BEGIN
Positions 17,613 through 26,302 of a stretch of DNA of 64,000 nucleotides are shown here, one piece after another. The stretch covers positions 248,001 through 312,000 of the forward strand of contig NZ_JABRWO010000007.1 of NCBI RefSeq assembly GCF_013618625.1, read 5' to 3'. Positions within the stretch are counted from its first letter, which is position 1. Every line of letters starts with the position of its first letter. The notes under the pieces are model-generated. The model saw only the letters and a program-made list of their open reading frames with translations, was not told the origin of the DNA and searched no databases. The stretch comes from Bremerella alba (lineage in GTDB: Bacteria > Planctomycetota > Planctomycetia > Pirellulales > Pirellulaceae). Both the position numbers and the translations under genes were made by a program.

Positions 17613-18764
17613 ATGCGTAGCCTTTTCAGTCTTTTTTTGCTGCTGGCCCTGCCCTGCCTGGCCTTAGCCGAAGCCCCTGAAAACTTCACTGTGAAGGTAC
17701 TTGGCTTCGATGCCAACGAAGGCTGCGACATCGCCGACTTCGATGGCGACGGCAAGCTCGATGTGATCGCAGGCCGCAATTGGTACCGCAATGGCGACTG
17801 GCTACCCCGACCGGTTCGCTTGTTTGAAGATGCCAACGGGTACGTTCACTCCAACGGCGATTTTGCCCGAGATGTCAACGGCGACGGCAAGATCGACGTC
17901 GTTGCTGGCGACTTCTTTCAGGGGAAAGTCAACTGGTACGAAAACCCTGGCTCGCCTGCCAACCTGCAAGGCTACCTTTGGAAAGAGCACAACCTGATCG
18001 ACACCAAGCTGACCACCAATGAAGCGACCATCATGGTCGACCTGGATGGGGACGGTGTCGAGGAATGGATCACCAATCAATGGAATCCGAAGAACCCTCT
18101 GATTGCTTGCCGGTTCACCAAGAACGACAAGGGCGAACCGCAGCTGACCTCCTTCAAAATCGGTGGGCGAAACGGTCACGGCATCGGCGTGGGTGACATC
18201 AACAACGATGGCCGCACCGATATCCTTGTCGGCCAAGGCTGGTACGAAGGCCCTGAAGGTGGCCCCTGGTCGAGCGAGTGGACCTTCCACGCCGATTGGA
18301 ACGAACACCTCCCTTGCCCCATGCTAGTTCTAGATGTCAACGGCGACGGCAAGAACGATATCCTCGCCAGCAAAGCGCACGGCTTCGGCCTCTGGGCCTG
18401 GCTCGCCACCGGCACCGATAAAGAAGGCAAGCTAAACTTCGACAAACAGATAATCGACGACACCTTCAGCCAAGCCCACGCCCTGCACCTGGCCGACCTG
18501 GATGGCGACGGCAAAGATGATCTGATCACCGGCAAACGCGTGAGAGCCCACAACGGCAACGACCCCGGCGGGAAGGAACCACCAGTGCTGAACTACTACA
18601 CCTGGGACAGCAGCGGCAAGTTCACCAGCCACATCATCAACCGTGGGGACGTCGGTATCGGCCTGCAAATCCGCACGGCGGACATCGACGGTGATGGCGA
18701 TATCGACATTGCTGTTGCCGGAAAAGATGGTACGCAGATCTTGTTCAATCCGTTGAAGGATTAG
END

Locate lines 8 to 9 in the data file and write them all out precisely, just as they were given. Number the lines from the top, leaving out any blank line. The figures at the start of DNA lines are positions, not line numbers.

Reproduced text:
18101 GATTGCTTGCCGGTTCACCAAGAACGACAAGGGCGAACCGCAGCTGACCTCCTTCAAAATCGGTGGGCGAAACGGTCACGGCATCGGCGTGGGTGACATC
18201 AACAACGATGGCCGCACCGATATCCTTGTCGGCCAAGGCTGGTACGAAGGCCCTGAAGGTGGCCCCTGGTCGAGCGAGTGGACCTTCCACGCCGATTGGA